Publications by authors named "Nikki Bowen"

7 Publications

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Rad27 and Exo1 function in different excision pathways for mismatch repair in Saccharomyces cerevisiae.

Nat Commun 2021 09 22;12(1):5568. Epub 2021 Sep 22.

Ludwig Institute for Cancer Research, University of California School of Medicine, San Diego, 9500 Gilman Drive, La Jolla, CA, 92093-0660, USA.

Eukaryotic DNA Mismatch Repair (MMR) involves redundant exonuclease 1 (Exo1)-dependent and Exo1-independent pathways, of which the Exo1-independent pathway(s) is not well understood. The exo1Δ440-702 mutation, which deletes the MutS Homolog 2 (Msh2) and MutL Homolog 1 (Mlh1) interacting peptides (SHIP and MIP boxes, respectively), eliminates the Exo1 MMR functions but is not lethal in combination with rad27Δ mutations. Analyzing the effect of different combinations of the exo1Δ440-702 mutation, a rad27Δ mutation and the pms1-A99V mutation, which inactivates an Exo1-independent MMR pathway, demonstrated that each of these mutations inactivates a different MMR pathway. Furthermore, it was possible to reconstitute a Rad27- and Msh2-Msh6-dependent MMR reaction in vitro using a mispaired DNA substrate and other MMR proteins. Our results demonstrate Rad27 defines an Exo1-independent eukaryotic MMR pathway that is redundant with at least two other MMR pathways.
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http://dx.doi.org/10.1038/s41467-021-25866-zDOI Listing
http://www.ncbi.nlm.nih.gov/pmc/articles/PMC8458276PMC
September 2021

Reconstitution of DNA polymerase ε-dependent mismatch repair with purified proteins.

Proc Natl Acad Sci U S A 2017 04 6;114(14):3607-3612. Epub 2017 Mar 6.

Ludwig Institute for Cancer Research, University of California School of Medicine, La Jolla, CA 92093-0669;

Mammalian and mismatch repair (MMR) proteins catalyze two MMR reactions in vitro. In one, mispair binding by either the MutS homolog 2 (Msh2)-MutS homolog 6 (Msh6) or the Msh2-MutS homolog 3 (Msh3) stimulates 5' to 3' excision by exonuclease 1 (Exo1) from a single-strand break 5' to the mispair, excising the mispair. In the other, Msh2-Msh6 or Msh2-Msh3 activate the MutL homolog 1 (Mlh1)-postmeiotic segregation 1 (Pms1) endonuclease in the presence of a mispair and a nick 3' to the mispair, to make nicks 5' to the mispair, allowing Exo1 to excise the mispair. DNA polymerase δ (Pol δ) is thought to catalyze DNA synthesis to fill in the gaps resulting from mispair excision. However, colocalization of the mispair recognition proteins with the replicative DNA polymerases during DNA replication has suggested that DNA polymerase ε (Pol ε) may also play a role in MMR. Here we describe the reconstitution of Pol ε-dependent MMR using proteins. A mixture of Msh2-Msh6 (or Msh2-Msh3), Exo1, RPA, RFC-Δ1N, PCNA, and Pol ε was found to catalyze both short-patch and long-patch 5' nick-directed MMR of a substrate containing a +1 (+T) mispair. When the substrate contained a nick 3' to the mispair, a mixture of Msh2-Msh6 (or Msh2-Msh3), Exo1, RPA, RFC-Δ1N, PCNA, and Pol ε was found to catalyze an MMR reaction that required Mlh1-Pms1. These results demonstrate that Pol ε can act in eukaryotic MMR in vitro.
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http://dx.doi.org/10.1073/pnas.1701753114DOI Listing
http://www.ncbi.nlm.nih.gov/pmc/articles/PMC5389320PMC
April 2017

Activation of Saccharomyces cerevisiae Mlh1-Pms1 Endonuclease in a Reconstituted Mismatch Repair System.

J Biol Chem 2015 Aug 13;290(35):21580-90. Epub 2015 Jul 13.

From the Ludwig Institute for Cancer Research, the Department of Cellular and Molecular Medicine, Moores-UCSD Cancer Center, and the Institute of Genomic Medicine, University of California, San Diego School of Medicine, La Jolla, California 92093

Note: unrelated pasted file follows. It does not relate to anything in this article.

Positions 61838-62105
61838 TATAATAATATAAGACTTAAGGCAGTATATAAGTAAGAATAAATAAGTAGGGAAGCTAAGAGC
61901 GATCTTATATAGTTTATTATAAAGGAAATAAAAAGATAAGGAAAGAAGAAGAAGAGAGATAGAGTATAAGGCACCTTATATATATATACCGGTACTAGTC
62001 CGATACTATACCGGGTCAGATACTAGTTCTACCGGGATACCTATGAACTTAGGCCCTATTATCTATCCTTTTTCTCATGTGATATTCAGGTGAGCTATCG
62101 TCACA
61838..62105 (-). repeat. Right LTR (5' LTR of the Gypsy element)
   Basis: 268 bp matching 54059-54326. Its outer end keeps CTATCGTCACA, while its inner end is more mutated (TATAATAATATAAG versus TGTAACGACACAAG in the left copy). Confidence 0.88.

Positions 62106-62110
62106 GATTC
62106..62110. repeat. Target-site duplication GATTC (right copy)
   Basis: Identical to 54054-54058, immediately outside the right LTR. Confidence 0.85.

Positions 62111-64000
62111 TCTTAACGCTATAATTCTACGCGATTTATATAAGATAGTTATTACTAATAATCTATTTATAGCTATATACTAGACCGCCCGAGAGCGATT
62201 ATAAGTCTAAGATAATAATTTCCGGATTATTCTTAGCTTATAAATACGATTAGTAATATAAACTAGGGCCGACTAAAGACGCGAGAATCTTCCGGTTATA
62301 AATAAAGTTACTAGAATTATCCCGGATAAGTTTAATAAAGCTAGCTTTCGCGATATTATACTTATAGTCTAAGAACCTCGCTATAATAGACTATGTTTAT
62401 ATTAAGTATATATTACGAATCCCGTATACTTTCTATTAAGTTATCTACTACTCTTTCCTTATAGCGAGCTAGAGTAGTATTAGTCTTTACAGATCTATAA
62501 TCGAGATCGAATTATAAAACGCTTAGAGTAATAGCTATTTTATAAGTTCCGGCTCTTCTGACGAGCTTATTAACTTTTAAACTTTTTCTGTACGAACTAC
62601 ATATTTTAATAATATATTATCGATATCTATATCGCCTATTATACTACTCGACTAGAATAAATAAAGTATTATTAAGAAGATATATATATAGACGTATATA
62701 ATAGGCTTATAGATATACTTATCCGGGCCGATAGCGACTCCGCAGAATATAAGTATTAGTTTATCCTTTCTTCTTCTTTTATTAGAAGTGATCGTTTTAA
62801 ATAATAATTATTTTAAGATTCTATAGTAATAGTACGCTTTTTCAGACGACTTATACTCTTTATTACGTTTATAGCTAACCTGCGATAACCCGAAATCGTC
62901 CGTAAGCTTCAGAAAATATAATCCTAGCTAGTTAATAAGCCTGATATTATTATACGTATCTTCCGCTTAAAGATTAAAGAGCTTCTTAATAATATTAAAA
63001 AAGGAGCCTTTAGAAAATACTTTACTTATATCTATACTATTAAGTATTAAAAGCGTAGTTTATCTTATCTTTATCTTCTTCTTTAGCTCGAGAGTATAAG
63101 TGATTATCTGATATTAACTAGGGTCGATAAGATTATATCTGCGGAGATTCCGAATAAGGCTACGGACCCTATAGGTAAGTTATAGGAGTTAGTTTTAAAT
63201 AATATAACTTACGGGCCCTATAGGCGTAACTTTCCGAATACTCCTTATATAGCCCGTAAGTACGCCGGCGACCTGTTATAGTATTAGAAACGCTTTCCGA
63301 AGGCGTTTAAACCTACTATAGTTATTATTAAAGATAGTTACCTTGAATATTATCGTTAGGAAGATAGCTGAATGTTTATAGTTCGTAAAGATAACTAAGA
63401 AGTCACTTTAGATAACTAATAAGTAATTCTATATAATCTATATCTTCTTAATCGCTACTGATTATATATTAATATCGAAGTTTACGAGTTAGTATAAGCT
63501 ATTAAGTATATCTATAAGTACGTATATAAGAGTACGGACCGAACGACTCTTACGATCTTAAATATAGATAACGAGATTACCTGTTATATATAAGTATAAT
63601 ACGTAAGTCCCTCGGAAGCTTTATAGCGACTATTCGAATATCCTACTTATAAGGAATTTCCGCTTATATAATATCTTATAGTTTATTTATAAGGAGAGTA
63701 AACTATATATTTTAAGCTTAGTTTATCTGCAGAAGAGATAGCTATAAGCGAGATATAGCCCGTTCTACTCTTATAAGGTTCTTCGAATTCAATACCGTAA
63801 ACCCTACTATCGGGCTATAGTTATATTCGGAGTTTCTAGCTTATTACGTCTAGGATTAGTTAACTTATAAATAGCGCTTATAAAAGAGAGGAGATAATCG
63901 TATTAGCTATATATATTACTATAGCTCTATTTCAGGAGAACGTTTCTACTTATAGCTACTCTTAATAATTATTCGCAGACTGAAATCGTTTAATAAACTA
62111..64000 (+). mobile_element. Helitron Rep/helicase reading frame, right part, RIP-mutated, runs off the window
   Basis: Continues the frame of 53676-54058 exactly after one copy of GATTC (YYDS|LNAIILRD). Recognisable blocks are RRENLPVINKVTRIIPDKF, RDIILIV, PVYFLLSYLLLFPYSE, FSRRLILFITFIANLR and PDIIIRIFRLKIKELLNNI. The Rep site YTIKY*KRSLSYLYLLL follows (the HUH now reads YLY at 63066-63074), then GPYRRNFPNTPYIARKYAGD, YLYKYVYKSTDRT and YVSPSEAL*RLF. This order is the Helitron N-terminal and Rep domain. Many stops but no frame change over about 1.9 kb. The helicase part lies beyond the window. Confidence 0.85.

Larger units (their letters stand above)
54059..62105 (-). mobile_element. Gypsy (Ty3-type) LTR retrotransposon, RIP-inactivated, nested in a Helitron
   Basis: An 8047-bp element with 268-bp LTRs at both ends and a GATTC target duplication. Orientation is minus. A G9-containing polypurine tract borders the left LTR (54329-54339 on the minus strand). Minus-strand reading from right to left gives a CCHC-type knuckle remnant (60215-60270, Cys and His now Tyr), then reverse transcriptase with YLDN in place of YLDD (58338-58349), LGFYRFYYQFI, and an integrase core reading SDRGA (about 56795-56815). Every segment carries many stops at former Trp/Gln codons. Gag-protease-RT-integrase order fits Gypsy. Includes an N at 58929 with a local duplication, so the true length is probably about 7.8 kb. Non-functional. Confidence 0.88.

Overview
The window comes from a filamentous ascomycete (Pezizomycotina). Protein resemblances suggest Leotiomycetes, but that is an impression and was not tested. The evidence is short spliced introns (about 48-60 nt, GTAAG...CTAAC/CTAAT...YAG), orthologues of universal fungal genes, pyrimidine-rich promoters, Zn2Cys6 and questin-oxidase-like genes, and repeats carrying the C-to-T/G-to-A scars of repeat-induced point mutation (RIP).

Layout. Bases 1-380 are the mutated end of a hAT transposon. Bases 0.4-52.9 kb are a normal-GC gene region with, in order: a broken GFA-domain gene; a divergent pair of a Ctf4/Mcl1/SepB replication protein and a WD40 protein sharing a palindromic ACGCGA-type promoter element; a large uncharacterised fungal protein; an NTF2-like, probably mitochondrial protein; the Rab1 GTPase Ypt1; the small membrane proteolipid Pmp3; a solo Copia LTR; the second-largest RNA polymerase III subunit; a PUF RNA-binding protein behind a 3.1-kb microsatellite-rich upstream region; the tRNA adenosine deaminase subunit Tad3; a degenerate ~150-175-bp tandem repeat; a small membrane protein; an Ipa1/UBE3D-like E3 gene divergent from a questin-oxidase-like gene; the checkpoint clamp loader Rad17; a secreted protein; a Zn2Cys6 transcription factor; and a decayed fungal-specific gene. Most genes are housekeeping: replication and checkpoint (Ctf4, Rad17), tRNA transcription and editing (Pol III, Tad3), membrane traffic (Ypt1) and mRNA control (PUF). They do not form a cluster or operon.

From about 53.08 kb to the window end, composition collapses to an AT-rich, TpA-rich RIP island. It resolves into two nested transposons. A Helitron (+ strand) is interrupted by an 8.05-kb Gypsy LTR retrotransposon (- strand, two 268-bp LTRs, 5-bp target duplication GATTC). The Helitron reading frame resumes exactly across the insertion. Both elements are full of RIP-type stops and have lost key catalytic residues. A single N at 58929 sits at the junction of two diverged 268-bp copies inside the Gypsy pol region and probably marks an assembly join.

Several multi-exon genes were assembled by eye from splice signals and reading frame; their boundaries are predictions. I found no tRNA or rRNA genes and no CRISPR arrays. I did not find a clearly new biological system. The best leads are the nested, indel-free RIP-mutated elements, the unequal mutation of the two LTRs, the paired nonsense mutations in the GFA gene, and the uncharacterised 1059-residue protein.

Previous studies reported the reconstitution of an Mlh1-Pms1-independent 5' nick-directed mismatch repair (MMR) reaction using Saccharomyces cerevisiae proteins. Here we describe the reconstitution of a mispair-dependent Mlh1-Pms1 endonuclease activation reaction requiring Msh2-Msh6 (or Msh2-Msh3), proliferating cell nuclear antigen (PCNA), and replication factor C (RFC) and a reconstituted Mlh1-Pms1-dependent 3' nick-directed MMR reaction requiring Msh2-Msh6 (or Msh2-Msh3), exonuclease 1 (Exo1), replication protein A (RPA), RFC, PCNA, and DNA polymerase δ. Both reactions required Mg(2+) and Mn(2+) for optimal activity. The MMR reaction also required two reaction stages in which the first stage required incubation of Mlh1-Pms1 with substrate DNA, with or without Msh2-Msh6 (or Msh2-Msh3), PCNA, and RFC but did not require nicking of the substrate, followed by a second stage in which other proteins were added. Analysis of different mutant proteins demonstrated that both reactions required a functional Mlh1-Pms1 endonuclease active site, as well as mispair recognition and Mlh1-Pms1 recruitment by Msh2-Msh6 but not sliding clamp formation. Mutant Mlh1-Pms1 and PCNA proteins that were defective for Exo1-independent but not Exo1-dependent MMR in vivo were partially defective in the Mlh1-Pms1 endonuclease and MMR reactions, suggesting that both reactions reflect the activation of Mlh1-Pms1 seen in Exo1-independent MMR in vivo. The availability of this reconstituted MMR reaction should now make it possible to better study both Exo1-independent and Exo1-dependent MMR.
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http://dx.doi.org/10.1074/jbc.M115.662189DOI Listing
http://www.ncbi.nlm.nih.gov/pmc/articles/PMC4571882PMC
August 2015

Mlh2 is an accessory factor for DNA mismatch repair in Saccharomyces cerevisiae.

PLoS Genet 2014 May 8;10(5):e1004327. Epub 2014 May 8.

Ludwig Institute for Cancer Research, University of California School of Medicine, San Diego, La Jolla, California, United States of America; Department of Cellular and Molecular Medicine, University of California School of Medicine, San Diego, La Jolla, California, United States of America; Moores-UCSD Cancer Center, University of California School of Medicine, San Diego, La Jolla, California, United States of America; Department of Medicine, University of California School of Medicine, San Diego, La Jolla, California, United States of America.

In Saccharomyces cerevisiae, the essential mismatch repair (MMR) endonuclease Mlh1-Pms1 forms foci promoted by Msh2-Msh6 or Msh2-Msh3 in response to mispaired bases. Here we analyzed the Mlh1-Mlh2 complex, whose role in MMR has been unclear. Mlh1-Mlh2 formed foci that often colocalized with and had a longer lifetime than Mlh1-Pms1 foci. Mlh1-Mlh2 foci were similar to Mlh1-Pms1 foci: they required mispair recognition by Msh2-Msh6, increased in response to increased mispairs or downstream defects in MMR, and formed after induction of DNA damage by phleomycin but not double-stranded breaks by I-SceI. Mlh1-Mlh2 could be recruited to mispair-containing DNA in vitro by either Msh2-Msh6 or Msh2-Msh3. Deletion of MLH2 caused a synergistic increase in mutation rate in combination with deletion of MSH6 or reduced expression of Pms1. Phylogenetic analysis demonstrated that the S. cerevisiae Mlh2 protein and the mammalian PMS1 protein are homologs. These results support a hypothesis that Mlh1-Mlh2 is a non-essential accessory factor that acts to enhance the activity of Mlh1-Pms1.